apparently all the in-house experts are on sabbatical, so here's my amateur opinion / experience:
the stuff we have is thin stainless steel with a copper flashed bottom. some it it is from parents/in-laws and is likely 60+ years old.
works great for boiling eggs / potatoes / etc.
not so great for making a cheese sauce - poor conduction, hot spots, all the stuff of legend.....
don't have any, but Tramontina has a good reputation in the price vs quality scene for stainless.
do not go with any of the high cost non-stick and/or anodized (aluminum) stuff -
non-stick only last a few months; anodized 2-3 years.
well, if used.
I exclude user reviews: "I love this stuff and I use it at least once a month . . . "
18/10 stainless is the bench mark. "ply" stuff can be a lot of marketing hype. a thicker bottom - in stainless usually aluminum 'encased' in stainless - works for more even heat.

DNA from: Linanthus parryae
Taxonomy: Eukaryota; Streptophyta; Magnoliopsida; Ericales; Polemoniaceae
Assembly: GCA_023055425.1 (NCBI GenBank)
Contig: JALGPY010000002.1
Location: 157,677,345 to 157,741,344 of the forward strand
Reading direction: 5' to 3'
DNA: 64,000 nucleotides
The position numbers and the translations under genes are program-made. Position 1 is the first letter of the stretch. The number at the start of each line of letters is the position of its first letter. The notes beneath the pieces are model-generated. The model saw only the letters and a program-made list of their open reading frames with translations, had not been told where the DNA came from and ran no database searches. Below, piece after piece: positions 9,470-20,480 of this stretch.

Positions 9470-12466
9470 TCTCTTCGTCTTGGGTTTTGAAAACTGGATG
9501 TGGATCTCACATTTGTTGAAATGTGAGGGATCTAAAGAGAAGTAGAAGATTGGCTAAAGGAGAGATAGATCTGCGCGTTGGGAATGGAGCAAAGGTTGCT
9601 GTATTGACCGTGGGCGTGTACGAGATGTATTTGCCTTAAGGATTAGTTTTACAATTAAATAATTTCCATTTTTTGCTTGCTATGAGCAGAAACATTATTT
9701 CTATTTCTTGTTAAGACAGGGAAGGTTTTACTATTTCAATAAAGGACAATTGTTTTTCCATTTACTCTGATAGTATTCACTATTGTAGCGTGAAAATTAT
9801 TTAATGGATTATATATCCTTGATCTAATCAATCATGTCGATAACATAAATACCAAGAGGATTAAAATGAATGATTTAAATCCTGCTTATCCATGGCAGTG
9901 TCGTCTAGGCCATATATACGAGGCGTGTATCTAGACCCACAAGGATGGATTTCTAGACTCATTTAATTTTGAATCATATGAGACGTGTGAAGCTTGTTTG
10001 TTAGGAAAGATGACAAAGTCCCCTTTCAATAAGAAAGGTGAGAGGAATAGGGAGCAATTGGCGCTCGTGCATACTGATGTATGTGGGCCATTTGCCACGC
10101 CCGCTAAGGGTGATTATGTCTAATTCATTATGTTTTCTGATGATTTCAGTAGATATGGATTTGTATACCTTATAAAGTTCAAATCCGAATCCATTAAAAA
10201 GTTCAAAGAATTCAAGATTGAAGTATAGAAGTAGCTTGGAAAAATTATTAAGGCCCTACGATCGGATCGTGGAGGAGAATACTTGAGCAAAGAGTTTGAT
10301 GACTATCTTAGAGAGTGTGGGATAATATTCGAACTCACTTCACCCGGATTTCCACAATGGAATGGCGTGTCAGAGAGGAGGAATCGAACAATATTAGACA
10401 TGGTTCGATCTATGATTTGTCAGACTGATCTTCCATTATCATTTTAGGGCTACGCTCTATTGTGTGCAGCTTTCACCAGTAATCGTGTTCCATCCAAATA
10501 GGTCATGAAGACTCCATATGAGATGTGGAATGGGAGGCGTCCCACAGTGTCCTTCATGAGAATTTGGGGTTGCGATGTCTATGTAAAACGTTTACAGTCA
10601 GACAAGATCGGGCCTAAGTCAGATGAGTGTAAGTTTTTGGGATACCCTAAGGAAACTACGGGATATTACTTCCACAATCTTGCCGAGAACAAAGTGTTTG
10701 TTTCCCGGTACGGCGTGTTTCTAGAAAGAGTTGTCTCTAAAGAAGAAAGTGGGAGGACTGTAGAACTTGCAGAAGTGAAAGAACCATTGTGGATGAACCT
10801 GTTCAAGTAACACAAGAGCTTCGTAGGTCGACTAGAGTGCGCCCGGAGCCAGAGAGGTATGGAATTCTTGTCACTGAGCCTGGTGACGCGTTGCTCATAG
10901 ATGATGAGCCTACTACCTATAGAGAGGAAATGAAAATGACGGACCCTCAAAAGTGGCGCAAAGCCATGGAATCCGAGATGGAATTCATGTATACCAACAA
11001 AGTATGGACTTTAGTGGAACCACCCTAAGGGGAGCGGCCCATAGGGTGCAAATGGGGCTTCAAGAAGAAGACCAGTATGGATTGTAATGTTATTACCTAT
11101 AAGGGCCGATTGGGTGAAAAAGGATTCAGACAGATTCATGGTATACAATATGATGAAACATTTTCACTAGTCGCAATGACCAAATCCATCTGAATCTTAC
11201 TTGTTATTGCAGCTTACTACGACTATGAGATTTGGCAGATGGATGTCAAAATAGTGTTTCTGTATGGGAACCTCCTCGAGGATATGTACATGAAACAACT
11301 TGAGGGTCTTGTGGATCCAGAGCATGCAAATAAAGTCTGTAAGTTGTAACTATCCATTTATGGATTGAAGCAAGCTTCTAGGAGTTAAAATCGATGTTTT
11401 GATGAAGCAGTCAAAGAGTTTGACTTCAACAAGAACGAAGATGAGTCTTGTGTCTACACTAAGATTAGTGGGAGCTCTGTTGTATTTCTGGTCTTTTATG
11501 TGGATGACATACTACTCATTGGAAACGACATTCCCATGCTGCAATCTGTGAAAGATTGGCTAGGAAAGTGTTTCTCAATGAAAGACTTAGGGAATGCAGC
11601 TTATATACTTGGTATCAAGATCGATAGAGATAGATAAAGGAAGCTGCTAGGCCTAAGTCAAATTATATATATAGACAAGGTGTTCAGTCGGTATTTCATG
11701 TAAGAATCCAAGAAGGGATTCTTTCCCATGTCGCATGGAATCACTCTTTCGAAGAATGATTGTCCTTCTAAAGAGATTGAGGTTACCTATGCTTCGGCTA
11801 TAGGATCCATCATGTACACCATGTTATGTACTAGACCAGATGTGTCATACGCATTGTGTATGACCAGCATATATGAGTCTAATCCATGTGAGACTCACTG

"waterless cookware" - total BS - don't even think about it.
handles are an issue if you like to finish stuff in the oven. plastic "anything" will not hold up over the longer term.
yup. copper is reactive and copper will / does 'tarnish' / discolor rapidly.
how fast is rapid? one use on a gas stove. LP gas worse than natural gas . . .
if you want it to look pretty on a pot rack, buy el'cheapo stuff that is lacquered, hang it up and _never_ use it to cook with - it's only good for display.
if you're thinking copper bottom ala Revereware - copper is 2nd best at heat transfer, but at the thickness involved on Revereware - "true but meaningless" in reality.
if you're thinking solid copper pots ala Bourgeat and similar - it's the best - it's absolute superb at its tasks - but keeping it polished and pretty is a full time job. I have several pcs - I use it to cook with and really don't give a hoot that it's no longer shiny.
the primary thing about copper benefits is the rapid response to temperature input change.
copper does not work on induction tops.
electric coils respond many times slower than copper - no reason to use copper on electric coils.
gas cooktops is where the benefits of solid copper show up; the heat output of a gas flame responds very rapidly when it is made bigger or smaller.